“That’s why you need a female monk,” she says after hugging a woman in tears. “Because [male] monks can’t do that.”

This casual giving of love is mixed with an indescribable sense of non-attachment, an awareness of space that enables Tenzin Palmo to accommodate others but never cling to them. During her lecture at Suan Mokkh (where she was offered the prestigious speaker’s seat once occupied by the monastery’s late founder, Buddhadasa Bhikkhu), Tenzin Palmo told a story about her mother’s love as an example of a love that does not bind.

“When I was 19 years old, I wanted to go to India to find a spiritual teacher. Finally, I got an invitation letter. I remember running along the road to meet my mother as she was coming from work and saying to her ‘I’m going to India!’ And she replied ‘Oh yes dear, when are you leaving?’ Because she loved me, she was happy for me to leave her.”

She went on to explain the moral of the story. “We mistake love and attachment. We think they are the same thing, but actually, they are opposites. Love is ‘I want you to be happy.’ Attachment is ‘I want you to make me happy.”

Tenzin Palmo’s dharma talks are simple yet moving because every word she says is tinged with sincerity. As she speaks, her words seem to spring from within through a process as natural as breathing. In a way she is like a tree, sucking in pollution and harm and releasing it as positive energy.

How does she maintain this crisp state of awareness? To be “in” but not “of” the world? One analogy Tenzin Palmo often uses is to compare one’s existence to a movie. Most people let themselves become completely immersed in the drama that is their life. But if you take a step back, you can see a completely different picture.

“What you’ve got, really, is just a projector of light and in front of that light are little transparent frames that are moving very, very fast. And that projects what looks like reality. When we see that it’s just a movie, we can still enjoy it, but we don’t have to take it so seriously.”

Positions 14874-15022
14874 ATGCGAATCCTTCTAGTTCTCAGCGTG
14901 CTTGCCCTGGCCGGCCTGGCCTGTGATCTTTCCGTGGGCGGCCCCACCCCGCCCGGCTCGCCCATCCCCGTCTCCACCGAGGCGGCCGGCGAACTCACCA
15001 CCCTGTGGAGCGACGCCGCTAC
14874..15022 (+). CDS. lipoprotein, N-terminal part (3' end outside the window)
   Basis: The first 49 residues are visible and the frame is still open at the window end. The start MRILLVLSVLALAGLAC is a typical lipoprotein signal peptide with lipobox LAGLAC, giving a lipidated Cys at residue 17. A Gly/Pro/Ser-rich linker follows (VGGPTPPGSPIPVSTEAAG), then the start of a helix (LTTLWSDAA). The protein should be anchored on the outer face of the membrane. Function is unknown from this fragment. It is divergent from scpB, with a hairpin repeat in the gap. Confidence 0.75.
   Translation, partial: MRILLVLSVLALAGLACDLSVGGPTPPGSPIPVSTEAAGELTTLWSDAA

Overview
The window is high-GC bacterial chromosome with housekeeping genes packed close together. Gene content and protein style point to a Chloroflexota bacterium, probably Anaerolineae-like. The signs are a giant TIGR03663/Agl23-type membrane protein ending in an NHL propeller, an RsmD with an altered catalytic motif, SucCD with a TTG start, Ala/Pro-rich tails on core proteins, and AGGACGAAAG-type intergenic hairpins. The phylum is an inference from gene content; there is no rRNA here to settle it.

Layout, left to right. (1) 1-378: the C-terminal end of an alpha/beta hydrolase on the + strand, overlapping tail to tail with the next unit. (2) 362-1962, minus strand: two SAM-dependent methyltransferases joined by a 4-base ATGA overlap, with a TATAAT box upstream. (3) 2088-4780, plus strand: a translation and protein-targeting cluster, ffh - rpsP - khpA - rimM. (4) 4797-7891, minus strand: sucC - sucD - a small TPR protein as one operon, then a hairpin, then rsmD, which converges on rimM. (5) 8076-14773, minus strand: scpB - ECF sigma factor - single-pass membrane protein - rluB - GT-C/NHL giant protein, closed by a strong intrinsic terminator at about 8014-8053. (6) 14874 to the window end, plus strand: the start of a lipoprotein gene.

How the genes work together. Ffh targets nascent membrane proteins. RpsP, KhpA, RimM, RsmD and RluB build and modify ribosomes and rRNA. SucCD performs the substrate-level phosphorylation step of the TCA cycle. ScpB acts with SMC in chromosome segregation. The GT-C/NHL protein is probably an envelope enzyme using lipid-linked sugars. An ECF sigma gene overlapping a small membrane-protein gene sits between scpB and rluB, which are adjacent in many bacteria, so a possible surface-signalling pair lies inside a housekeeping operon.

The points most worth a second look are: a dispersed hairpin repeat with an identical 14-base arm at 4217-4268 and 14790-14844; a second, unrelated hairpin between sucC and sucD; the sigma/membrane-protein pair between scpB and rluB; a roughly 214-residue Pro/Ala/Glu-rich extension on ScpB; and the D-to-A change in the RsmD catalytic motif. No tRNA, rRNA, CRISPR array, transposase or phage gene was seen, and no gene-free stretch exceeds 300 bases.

The cultivation of mindfulness, she says, can enable us to see “through” the rapid movement of those “frames of thought”. Once we master this practice, the “mind moments” will become remarkably slower, slow enough for us to catch the gaps between each frame.

And what lies beneath the illusory “truth” of the mind? Tenzin Palmo describes the presence of the true, original mind (“Buddha nature”) as the sky stripped of clouds or a mirror without dirt. Something clear, luminous, and infinite. “It’s always there, it belongs to everybody. There is no ‘I’, no centre.”

But for most of us most of the time, we are trapped in our relative mind. A mind that “naturally makes a division between the thinker and everyone outside the thinker. That thinks in terms of past, present and future.

“The point is to get some glimpses of the clear blue sky behind the clouds or the mirror beneath the dirt. So even though there’s thick layers of clouds or dirt, you know that it’s not the real thing and that there’s something beyond that.

“When we are completely in this state of naked primordial awareness all the time, 24 hours a day, whether we are awake or asleep, we become Buddha. Until then, we are still on the path.”

But do we all have to cocoon ourselves in a cave in order to seek enlightenment? From her experience, Tenzin Palmo describes intense solitary retreat as a “a pressure cooker. It gives you the chance to really look inwards.” But, if the practitioner becomes addicted to the quiet atmosphere or thinks they have become superior to others, then “the practice has gone wrong”, she says.

For Tenzin Palmo, true dharma is found in daily life. It is the ability to “be here and now and put others before oneself. This helps us to overcome our innate selfishness and our innate concern with only me, me, me.”

One story she often shares tells of an invaluable piece of advice she received from a Catholic priest. Asked if he thought Tenzin Palmo should resume her retreat or undertake the far more formidable task of starting a nunnery, the priest straight away recommended the second option.

“He said we are like rough pieces of wood. If we rub ourselves with silk or velvet, it may be nice, but it won’t make us smooth. To become smooth, we need sandpaper.”

Minutes pass into hours. At some point, Tenzin Palmo closed her eyes while still sitting in the same plastic chair. It has been an exhaustingly long day for her. But is the venerable monk sleeping? Or is she meditating like she did for most of her time in the mountains 20 years ago? The two frames of possibility almost merge, almost transcend the boundaries of space and time. Which is real? And which is just a projection from the perpetually rolling film of the mind?

Guest Author: Vasana Chinvarakorn